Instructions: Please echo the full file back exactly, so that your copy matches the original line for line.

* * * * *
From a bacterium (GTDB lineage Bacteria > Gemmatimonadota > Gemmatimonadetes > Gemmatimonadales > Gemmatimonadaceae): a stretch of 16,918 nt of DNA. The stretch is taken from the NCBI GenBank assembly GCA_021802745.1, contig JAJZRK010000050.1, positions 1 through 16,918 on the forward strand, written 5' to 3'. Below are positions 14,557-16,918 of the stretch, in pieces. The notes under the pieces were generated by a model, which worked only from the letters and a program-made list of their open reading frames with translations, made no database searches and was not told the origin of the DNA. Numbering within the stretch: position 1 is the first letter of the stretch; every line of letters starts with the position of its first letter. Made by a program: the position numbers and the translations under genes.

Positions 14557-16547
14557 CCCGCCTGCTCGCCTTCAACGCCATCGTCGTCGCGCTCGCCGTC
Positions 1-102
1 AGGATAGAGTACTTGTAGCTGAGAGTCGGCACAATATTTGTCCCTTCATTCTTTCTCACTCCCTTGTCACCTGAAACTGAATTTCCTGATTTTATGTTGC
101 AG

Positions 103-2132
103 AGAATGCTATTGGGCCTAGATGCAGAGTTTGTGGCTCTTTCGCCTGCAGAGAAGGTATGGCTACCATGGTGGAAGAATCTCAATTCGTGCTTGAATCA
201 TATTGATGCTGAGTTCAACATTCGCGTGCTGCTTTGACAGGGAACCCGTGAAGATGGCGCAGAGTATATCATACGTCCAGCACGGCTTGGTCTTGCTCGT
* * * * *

From a bacterium (GTDB lineage Bacteria > Gemmatimonadota > Gemmatimonadetes > Gemmatimonadales > Gemmatimonadaceae): a stretch of 16,918 nt of DNA. The stretch is taken from the NCBI GenBank assembly GCA_021802745.1, contig JAJZRK010000050.1, positions 1 through 16,918 on the forward strand, written 5' to 3'. Below are positions 14,557-16,918 of the stretch, in pieces. The notes under the pieces were generated by a model, which worked only from the letters and a program-made list of their open reading frames with translations, made no database searches and was not told the origin of the DNA. Numbering within the stretch: position 1 is the first letter of the stretch; every line of letters starts with the position of its first letter. Made by a program: the position numbers and the translations under genes.

Positions 14557-16547
14557 CCCGCCTGCTCGCCTTCAACGCCATCGTCGTCGCGCTCGCCGTC
Positions 1-102
1 AGGATAGAGTACTTGTAGCTGAGAGTCGGCACAATATTTGTCCCTTCATTCTTTCTCACTCCCTTGTCACCTGAAACTGAATTTCCTGATTTTATGTTGC
101 AG

Positions 103-2132
103 AGAATGCTATTGGGCCTAGATGCAGAGTTTGTGGCTCTTTCGCCTGCAGAGAAGGTATGGCTACCATGGTGGAAGAATCTCAATTCGTGCTTGAATCA
201 TATTGATGCTGAGTTCAACATTCGCGTGCTGCTTTGACAGGGAACCCGTGAAGATGGCGCAGAGTATATCATACGTCCAGCACGGCTTGGTCTTGCTCGT